GRAND RAPIDS — Many companies offer employees an anonymous way to report to management various problems, impropriety or other violations, often via a telephone hotline or a dedicated email account.
But a new startup company is offering workers a better way to blow the whistle, and in doing so, could allow businesses to get a better handle on potential issues before they spin out of control.
“We want companies to be out in front of the problem,” said Tom Coke, president at SafeWhistle LLC.
“If you’re (an automotive OEM), you want to know that people every step of the way in that supply chain are actually solving problems,” Coke said, noting that companies want employees to solve problems and not “sit around and wait for the lawsuit.”
To that end, SafeWhistle developed an encrypted, web-based platform for whistleblowers to anonymously report issues to management. The platform permanently stores the complaint and tracks it through investigation and resolution.
The company looks to serve clients in the manufacturing, financial services, health care, media and government sectors, among others.
SafeWhistle looks to provide companies a venue in which employees can feel safe to report problems. Employers could use the platform to establish a reporting process, or to supplant existing systems that may not be generating the desired results.
“Most employers don’t have that whistleblower solution, or their employees don’t feel comfortable engaging with it,” Coke said. “The feedback we’re getting is that it’s very necessary and needed.”
SafeWhistle presently has four paying customers who are in the manufacturing, health care, information technology and security industries, plus two more prospective clients who are piloting the platform.
In manufacturing, many OEMs and top-tier suppliers “to some extent” contractually require vendors to have a process in place for employees to confidentially report problems involving safety, quality or harassment, said attorney Bob Wolford, managing member at Miller, Johnson, Snell & Cummiskey PLC in Grand Rapids who represents suppliers in the automotive and manufacturing industries.
“How aggressively they enforce that is probably another area where they could be more effective,” Wolford said.
Employees who see a potential problem and want to report it to management may have some reluctance to using a general hotline or email “for fear that it may not be confidential” and that they could face reprisals, Wolford said. A platform or system that can alleviate that fear, assure confidentiality and help to create a culture where employees feel safe reporting problems “could become a best practice,” he said.
“Companies take issues of safety and employment-related things very seriously,” Wolford said. “There needs to be a safe and confidential and effective mechanism for employees to report concerns, especially with respect to production and safety concerns.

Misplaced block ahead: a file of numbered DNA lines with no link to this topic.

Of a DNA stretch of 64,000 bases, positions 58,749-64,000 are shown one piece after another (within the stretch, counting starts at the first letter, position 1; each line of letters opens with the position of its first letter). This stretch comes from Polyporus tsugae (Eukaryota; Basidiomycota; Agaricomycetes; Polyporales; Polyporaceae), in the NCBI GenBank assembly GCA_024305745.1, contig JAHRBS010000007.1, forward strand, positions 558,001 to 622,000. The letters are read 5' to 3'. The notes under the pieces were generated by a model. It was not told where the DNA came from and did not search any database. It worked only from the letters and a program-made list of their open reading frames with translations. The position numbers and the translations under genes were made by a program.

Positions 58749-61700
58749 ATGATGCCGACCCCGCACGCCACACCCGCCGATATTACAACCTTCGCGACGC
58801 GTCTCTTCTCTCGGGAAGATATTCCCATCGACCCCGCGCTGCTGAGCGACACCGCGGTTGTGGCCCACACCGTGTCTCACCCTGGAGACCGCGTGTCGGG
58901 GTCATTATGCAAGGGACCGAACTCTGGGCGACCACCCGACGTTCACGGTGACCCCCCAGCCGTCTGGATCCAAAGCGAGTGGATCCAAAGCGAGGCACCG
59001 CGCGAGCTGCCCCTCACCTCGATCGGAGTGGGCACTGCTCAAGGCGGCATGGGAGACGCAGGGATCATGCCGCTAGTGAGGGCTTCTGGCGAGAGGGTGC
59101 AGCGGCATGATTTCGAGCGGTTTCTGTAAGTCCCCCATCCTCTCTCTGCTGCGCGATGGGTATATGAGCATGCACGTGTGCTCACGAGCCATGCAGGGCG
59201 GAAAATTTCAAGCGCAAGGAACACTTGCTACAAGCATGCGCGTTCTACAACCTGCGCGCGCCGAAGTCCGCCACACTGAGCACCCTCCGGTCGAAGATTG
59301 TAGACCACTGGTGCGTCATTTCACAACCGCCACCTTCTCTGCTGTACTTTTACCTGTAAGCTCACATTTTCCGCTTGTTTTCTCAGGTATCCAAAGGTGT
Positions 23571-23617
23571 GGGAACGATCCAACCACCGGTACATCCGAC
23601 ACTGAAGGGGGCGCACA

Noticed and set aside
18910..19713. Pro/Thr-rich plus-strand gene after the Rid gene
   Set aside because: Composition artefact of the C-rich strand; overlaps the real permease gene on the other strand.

“Hopefully, most companies with respect to production and safety and employment issues have an open enough culture that people feel comfortable reporting these things, but obviously that’s not always the case.”
SafeWhistle recently relocated to Coke’s hometown of Grand Rapids and is presently seeking seed capital to support growth and to hire additional employees.
Jay Patel, the owner of AmTech Electronics Inc., a Detroit-area circuitry manufacturer, developed the SafeWhistle platform and formed the company in 2017. He and Coke connected through their involvement in City Side Ventures LLC, a Birmingham-based investment firm. Coke joined the company in January as president.
In promoting SafeWhistle, Coke cites frequent requirements manufacturing OEMs often have in place for their suppliers to maintain a mechanism for employees to report problems and a process to have them addressed. He also points to the need for issues identified by employees on the shop floor or in the office to get reported, reviewed, acted on and, if needed, moved up the chain and addressed by senior management before they become a major liability or public embarrassment.
“We’d like to go into their environment and make this processes more efficient,” Coke said. “The idea is to shift things from damage control to damage prevention.”
Coke points to General Motors’ problem five years ago with ignition springs or the Volkswagen emission scandal as demonstrating the costs that companies can face financially and in terms of their battered reputations.
In an example of a proactive move, Ford Motor Co. last month said it was investigating the accuracy of vehicle emissions and fuel economy after “a handful of employees raised a concern through our Speak Up employee reporting channel regarding the analytical modeling.”
Having a strong mechanism and process in place for companies to report such problems needs to accompany a culture within a company that promotes transparency and accountability, Coke said.
He believes SafeWhistle can help companies create a better culture for employees to report problems that can become major issues or public embarrassments down the road.
“It actually makes a company a better corporate citizen,” he said.
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